Laurel resident Chris Slavens announced the publication of a book about the local “roofed grave” tradition — “The Roofed Graves of Delmarva,” which investigates the use of wooden, shingled grave covers in cemeteries in Sussex and Wicomico counties from the 1840s into the 20th century.
The mysterious grave markers have not survived to the present, but old photographs, newspaper clippings, and eyewitness accounts tell the tale of what was once a popular local burial custom.
“The earliest descriptions of roofed graves come from the 1930s, when there were hardly any left, and those were already in poor condition,” said Slavens. “I was trying to learn more about them, and realized that nobody had ever written more than a few sentences about the custom. This book is an attempt to document everything we know about this unusual local tradition — but hopefully we’ll learn more in the future.”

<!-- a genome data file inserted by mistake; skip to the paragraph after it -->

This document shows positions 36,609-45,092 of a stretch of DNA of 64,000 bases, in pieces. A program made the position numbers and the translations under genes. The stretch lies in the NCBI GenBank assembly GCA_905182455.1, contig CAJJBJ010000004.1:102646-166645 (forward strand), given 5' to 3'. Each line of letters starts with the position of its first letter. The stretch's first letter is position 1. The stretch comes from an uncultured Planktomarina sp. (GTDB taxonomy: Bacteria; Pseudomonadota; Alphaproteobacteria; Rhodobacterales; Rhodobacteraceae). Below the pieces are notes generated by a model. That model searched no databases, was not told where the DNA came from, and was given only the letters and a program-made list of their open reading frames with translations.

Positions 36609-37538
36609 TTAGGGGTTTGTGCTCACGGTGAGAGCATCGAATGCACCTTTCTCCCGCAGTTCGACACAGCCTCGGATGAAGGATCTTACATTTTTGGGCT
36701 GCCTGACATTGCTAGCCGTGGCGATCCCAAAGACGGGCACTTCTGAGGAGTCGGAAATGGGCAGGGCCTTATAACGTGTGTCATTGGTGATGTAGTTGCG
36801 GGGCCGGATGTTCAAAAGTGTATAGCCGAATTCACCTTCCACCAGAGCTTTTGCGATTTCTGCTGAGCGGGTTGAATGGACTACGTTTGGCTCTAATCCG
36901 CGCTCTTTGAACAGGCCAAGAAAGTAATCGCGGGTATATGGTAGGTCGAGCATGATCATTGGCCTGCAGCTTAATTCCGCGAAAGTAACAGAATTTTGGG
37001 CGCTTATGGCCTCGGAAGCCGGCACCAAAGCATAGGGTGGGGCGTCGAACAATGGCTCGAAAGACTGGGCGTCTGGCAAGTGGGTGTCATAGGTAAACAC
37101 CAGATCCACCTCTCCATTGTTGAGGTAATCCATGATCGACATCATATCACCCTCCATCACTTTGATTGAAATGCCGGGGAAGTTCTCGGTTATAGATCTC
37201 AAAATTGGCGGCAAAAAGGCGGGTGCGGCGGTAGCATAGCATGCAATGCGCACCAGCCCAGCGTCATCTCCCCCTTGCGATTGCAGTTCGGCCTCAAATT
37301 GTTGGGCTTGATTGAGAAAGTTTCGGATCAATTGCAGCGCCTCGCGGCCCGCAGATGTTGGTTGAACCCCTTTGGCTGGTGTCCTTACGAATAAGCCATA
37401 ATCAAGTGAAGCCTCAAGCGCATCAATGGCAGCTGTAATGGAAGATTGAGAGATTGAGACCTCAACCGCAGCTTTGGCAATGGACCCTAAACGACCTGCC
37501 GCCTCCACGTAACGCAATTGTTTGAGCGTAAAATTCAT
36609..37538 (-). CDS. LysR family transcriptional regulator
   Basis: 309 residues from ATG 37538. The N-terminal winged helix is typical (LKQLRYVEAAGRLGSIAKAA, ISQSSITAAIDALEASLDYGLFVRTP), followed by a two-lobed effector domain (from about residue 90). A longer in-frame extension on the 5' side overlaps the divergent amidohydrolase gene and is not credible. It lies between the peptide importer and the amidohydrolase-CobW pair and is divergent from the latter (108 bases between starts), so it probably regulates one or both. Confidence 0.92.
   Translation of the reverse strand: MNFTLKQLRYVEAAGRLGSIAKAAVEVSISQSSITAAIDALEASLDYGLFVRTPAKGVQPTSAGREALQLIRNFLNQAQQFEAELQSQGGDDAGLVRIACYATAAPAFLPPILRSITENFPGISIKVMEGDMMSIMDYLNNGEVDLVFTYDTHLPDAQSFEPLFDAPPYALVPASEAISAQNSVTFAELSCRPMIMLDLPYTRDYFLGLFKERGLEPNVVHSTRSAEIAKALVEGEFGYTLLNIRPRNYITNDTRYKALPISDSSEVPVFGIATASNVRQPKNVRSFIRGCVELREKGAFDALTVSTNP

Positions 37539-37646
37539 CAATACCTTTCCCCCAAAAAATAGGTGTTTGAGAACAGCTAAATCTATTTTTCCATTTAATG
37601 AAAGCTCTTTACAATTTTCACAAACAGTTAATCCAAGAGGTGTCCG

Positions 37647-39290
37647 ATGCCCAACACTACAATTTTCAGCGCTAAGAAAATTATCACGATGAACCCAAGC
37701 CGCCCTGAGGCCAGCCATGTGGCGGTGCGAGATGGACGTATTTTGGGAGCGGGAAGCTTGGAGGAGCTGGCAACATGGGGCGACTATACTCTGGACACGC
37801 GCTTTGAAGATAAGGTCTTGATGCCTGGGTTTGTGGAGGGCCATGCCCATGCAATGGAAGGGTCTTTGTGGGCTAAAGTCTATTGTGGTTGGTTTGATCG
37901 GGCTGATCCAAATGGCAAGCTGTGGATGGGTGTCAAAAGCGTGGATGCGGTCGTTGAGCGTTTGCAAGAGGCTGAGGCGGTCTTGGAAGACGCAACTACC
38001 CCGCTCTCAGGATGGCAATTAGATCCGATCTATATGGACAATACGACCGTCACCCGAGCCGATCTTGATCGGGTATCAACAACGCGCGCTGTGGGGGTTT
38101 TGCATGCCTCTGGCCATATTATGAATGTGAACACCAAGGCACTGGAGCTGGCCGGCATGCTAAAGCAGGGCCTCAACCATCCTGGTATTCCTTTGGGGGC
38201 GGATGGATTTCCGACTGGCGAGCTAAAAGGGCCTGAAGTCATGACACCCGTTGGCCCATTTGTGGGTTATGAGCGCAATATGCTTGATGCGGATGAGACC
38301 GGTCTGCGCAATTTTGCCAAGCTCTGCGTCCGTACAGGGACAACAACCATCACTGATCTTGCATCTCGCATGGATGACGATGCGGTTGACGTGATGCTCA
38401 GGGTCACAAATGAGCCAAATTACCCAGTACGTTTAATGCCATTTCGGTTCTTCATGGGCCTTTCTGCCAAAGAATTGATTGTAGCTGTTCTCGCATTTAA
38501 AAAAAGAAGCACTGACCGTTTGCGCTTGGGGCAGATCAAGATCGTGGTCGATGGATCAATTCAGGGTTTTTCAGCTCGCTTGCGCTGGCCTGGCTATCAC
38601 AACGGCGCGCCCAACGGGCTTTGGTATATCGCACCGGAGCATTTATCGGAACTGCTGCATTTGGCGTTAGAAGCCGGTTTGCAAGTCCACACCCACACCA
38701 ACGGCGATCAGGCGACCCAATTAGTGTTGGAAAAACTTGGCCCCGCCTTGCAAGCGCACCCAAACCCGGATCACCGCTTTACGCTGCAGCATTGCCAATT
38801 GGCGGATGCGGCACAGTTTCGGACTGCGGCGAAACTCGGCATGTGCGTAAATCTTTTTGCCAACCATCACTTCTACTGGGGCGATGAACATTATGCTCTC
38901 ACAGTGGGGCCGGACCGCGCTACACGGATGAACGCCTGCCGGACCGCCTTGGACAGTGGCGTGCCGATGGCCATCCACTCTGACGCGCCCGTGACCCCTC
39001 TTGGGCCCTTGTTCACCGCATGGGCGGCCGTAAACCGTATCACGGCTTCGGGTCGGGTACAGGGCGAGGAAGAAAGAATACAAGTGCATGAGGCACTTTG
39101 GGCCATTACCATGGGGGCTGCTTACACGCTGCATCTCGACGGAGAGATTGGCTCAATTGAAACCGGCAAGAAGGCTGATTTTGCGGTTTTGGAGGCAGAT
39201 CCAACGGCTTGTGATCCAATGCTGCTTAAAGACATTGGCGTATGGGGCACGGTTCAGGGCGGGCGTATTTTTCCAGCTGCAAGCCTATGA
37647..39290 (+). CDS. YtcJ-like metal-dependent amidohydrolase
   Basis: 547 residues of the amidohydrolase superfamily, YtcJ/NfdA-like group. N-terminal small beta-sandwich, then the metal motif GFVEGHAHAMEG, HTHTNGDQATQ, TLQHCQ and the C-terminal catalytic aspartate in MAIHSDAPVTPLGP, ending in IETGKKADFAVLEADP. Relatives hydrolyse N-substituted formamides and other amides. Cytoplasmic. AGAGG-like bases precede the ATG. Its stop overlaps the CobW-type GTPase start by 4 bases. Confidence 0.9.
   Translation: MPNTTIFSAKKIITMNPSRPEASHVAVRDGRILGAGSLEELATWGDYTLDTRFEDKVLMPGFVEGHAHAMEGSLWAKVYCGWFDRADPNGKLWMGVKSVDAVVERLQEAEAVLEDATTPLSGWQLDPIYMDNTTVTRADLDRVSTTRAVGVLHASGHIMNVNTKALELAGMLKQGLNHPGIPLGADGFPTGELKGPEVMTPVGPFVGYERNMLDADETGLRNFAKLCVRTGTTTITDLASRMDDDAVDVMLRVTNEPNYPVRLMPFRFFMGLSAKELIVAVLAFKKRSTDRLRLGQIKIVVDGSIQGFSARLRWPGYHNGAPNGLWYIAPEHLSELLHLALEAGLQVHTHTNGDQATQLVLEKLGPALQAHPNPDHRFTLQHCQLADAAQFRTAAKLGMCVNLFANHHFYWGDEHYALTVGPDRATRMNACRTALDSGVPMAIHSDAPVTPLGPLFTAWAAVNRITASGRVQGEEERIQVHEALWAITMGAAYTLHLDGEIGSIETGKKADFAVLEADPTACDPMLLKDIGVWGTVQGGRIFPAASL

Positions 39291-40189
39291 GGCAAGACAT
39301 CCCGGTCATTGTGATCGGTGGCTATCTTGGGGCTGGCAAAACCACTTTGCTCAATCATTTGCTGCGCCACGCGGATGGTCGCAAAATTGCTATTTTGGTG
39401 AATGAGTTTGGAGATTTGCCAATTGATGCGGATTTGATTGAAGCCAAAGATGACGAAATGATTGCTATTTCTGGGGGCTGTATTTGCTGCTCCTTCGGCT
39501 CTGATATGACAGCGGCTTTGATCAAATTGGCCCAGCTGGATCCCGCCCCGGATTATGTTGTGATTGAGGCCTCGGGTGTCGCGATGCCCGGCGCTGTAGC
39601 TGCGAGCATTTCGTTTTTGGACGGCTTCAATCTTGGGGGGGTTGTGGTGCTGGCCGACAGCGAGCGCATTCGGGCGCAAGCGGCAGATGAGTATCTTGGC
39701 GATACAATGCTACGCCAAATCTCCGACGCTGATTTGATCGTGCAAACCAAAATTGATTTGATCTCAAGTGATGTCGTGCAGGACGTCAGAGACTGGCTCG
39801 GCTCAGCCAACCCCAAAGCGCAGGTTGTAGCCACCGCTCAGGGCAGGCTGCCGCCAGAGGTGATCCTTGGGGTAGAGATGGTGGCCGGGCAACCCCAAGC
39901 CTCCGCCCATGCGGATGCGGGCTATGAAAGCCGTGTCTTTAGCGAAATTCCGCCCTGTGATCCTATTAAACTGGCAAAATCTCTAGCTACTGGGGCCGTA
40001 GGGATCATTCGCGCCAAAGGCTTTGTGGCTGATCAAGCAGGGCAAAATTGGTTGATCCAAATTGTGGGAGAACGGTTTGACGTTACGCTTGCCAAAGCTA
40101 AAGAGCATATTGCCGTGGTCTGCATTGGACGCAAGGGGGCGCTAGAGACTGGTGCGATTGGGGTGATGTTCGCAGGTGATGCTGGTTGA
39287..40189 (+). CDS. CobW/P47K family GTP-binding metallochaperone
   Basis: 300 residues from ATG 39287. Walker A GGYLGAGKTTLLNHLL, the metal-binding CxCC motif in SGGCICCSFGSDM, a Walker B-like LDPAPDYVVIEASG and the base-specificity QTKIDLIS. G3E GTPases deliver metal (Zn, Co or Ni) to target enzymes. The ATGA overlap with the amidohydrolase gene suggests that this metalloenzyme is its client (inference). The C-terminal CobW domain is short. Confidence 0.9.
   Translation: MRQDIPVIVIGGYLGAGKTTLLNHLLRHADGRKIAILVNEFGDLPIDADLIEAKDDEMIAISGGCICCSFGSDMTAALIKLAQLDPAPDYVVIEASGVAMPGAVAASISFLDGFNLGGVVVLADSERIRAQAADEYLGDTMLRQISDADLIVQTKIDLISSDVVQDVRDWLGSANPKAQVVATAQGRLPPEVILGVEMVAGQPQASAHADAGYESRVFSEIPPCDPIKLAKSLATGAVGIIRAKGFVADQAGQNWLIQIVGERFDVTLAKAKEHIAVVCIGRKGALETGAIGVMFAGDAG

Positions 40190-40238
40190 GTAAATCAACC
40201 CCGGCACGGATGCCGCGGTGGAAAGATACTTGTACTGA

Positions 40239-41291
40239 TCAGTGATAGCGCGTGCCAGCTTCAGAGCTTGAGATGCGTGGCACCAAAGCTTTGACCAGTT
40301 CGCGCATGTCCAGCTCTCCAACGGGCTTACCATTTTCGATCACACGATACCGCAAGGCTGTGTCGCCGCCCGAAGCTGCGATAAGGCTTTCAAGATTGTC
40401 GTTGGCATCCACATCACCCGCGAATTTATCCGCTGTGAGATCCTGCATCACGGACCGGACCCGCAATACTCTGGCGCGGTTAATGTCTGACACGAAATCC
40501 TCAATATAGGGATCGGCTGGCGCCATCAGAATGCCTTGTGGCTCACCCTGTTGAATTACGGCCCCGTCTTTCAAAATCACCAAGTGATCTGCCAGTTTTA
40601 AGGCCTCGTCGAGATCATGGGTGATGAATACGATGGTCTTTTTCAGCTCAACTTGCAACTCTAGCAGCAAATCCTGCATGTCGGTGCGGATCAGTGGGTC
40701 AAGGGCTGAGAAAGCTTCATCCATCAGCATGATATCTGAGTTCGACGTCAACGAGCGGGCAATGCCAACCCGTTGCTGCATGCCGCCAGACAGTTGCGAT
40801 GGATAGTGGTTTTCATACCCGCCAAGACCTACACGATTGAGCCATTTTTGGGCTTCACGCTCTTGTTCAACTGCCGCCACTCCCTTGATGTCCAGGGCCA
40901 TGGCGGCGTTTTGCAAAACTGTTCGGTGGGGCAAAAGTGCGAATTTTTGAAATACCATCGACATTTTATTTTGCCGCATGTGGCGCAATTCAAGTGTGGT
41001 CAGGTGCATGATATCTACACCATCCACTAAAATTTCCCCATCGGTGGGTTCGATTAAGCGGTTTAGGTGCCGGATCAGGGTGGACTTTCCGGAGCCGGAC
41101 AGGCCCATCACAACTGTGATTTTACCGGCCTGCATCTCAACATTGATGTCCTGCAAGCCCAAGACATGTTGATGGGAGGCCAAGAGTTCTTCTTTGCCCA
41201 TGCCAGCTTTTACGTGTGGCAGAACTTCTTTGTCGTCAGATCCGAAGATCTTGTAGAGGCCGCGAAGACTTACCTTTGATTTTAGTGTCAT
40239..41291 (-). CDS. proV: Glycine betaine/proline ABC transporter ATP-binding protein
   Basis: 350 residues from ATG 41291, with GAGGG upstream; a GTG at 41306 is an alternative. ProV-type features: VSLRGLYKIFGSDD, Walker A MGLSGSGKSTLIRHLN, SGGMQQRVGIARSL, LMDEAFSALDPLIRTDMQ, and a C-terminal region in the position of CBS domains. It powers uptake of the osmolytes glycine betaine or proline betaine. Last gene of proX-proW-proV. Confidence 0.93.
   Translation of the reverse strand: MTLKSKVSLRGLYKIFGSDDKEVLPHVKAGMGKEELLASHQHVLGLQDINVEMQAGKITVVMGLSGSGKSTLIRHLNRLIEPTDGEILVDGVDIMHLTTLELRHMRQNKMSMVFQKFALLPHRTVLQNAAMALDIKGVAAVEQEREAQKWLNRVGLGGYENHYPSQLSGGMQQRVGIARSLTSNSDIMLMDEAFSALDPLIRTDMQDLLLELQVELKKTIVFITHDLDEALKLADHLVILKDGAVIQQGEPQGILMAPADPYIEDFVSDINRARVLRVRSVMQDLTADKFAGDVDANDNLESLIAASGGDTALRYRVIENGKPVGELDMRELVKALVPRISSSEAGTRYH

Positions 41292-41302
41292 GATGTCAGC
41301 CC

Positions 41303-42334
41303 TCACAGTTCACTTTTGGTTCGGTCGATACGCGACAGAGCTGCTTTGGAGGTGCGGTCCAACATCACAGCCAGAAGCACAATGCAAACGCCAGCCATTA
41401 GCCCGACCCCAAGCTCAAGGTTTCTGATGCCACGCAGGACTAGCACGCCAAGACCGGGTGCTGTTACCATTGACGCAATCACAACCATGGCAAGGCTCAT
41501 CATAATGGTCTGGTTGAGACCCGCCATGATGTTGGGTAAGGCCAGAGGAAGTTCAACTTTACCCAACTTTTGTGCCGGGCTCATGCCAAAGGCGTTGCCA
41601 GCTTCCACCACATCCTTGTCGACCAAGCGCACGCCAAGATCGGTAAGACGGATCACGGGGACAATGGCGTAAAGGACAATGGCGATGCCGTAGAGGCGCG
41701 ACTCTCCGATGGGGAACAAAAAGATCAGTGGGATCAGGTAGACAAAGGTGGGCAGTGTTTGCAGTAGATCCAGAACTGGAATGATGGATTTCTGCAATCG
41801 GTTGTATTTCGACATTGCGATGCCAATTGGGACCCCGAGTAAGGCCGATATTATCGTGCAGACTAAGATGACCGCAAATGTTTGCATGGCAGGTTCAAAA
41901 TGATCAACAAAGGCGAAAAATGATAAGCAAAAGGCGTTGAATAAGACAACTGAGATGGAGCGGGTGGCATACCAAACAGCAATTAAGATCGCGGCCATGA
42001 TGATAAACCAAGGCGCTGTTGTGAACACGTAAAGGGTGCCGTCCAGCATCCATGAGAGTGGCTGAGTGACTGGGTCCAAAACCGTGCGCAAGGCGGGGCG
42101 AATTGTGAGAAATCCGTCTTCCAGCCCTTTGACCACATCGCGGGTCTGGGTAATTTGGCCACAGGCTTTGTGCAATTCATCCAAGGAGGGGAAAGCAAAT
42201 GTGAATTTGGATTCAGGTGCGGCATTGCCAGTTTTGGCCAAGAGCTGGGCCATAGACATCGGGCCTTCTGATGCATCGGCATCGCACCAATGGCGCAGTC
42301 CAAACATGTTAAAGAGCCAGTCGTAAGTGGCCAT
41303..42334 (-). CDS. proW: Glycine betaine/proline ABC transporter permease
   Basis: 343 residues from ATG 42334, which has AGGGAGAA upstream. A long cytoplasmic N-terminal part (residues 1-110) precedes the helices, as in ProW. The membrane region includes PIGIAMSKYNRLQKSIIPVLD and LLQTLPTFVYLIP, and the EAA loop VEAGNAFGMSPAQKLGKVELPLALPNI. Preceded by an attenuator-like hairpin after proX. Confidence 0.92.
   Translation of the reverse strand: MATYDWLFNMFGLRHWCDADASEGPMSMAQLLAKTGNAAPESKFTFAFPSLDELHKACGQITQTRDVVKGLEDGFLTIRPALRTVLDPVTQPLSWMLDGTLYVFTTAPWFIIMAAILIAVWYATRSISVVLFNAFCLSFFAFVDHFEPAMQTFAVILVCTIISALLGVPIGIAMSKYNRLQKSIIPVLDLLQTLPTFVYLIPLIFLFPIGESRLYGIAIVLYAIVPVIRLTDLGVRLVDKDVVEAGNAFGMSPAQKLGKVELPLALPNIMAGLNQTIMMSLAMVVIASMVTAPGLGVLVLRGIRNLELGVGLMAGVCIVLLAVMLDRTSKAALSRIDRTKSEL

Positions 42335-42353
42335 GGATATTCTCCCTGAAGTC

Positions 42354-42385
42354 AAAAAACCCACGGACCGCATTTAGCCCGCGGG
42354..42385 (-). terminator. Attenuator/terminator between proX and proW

The book is available from Amazon and Barnes & Noble, or can be ordered from other booksellers via publishing and distribution platform IngramSpark. Copies will also be available at the Laurel Heritage Museum, 215 Mechanic St., and the Cook House Museum, 502 E. Fourth St., which are open to the public on the first Sunday of each month.
A book launch and signing event hosted by the Laurel Historical Society and featuring a presentation by the author is set for 2 p.m. March 28 at Abbott’s on Broad Creek, 300 Delaware Ave.